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Batman Lights the Way to Compact Data Storage

Researchers at PSI spotted a curious black-and-white magnetic substructure on a five-by-five-micrometer square, and were reminded of the stylised Batman logo.

Researchers at the Paul Scherrer Institute say they have developed technology that could make hard drive data storage more efficient.

Credit: Paul Scherrer Institute

Paul Scherrer Institute (PSI) researchers say they have developed technology that could make data storage on hard drives faster and more efficient. The researchers say they have succeeded in switching tiny, magnetic structures using laser light and tracking the change over time.

In the process, a nanometer-sized area reminiscent of the Batman logo appeared, indicating success in reducing the size of the magnetic bits used to store data.

In their tests, the researchers used magnetic squares with a side length of between one and five thousandths of a millimeter. Every square and even a part of a square can be seen as a tiny magnet and could thus be a storage bit.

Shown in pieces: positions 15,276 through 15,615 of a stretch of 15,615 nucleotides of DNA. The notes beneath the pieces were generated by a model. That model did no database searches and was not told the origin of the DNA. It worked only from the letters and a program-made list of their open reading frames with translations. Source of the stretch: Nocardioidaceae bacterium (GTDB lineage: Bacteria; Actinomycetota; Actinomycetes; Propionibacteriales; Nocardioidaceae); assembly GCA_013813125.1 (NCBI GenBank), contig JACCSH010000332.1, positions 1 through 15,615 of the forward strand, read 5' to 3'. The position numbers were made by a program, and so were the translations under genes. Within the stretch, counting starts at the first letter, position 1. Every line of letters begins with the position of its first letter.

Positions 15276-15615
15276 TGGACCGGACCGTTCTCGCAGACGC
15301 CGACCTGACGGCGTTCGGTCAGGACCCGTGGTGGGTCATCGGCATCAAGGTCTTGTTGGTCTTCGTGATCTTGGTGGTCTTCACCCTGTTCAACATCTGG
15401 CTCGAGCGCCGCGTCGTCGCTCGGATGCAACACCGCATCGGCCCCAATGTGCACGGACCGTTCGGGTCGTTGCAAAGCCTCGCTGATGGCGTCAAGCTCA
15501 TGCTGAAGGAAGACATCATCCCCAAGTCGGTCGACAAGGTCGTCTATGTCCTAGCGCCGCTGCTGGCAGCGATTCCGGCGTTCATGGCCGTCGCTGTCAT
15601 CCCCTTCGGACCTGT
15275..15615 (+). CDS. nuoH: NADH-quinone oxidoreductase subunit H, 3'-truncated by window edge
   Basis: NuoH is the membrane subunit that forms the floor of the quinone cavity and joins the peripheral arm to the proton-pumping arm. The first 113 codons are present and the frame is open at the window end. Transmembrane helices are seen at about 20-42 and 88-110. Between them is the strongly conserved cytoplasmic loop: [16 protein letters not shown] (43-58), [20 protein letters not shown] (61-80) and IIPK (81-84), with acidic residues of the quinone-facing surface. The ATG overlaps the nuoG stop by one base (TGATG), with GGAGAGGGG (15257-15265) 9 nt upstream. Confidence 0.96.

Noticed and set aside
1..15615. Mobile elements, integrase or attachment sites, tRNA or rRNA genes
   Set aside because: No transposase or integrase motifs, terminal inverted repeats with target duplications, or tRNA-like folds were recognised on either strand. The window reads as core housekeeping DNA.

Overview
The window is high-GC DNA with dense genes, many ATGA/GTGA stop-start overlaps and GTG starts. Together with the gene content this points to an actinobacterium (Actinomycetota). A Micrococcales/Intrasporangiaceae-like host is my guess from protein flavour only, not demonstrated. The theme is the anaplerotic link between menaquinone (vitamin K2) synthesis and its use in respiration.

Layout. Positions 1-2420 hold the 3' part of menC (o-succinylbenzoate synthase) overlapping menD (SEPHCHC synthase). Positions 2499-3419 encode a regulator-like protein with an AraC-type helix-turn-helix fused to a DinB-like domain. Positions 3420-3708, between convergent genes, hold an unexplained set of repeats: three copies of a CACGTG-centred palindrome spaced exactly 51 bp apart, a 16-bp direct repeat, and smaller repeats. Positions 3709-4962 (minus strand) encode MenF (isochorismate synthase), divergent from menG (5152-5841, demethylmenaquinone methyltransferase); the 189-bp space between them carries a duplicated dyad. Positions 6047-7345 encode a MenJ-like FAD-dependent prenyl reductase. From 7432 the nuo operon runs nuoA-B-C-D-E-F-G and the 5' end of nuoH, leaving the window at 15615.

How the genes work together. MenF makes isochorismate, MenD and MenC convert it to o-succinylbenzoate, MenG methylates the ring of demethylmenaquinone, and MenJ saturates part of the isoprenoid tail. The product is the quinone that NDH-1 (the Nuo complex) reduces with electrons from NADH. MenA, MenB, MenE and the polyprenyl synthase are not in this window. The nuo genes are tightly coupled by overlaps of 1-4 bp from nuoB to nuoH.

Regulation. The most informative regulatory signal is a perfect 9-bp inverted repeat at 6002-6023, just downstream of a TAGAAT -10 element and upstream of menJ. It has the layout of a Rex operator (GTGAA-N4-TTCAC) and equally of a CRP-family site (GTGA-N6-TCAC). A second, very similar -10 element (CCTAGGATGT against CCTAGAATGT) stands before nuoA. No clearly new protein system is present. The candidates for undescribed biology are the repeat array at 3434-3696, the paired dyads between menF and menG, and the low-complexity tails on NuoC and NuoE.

"Using light for magnetic switching clearly works," says PSI researcher Frithjof Nolting. "But why exactly it does is still the subject of debate in the research community."

The researchers developed a time-resolved measurement that enabled them to observe the changes one step at a time using x-rays to gain a better understanding of the magnetic reorientation process. Using this process, the researchers were able to observe how the direction of magnetization changes.

"This could be the way to store even more data on even smaller hard drives one day," says PSI researcher Loic Le Guyader.

From Paul Scherrer Institute
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Abstracts Copyright © 2015 Information Inc., Bethesda, Maryland, USA


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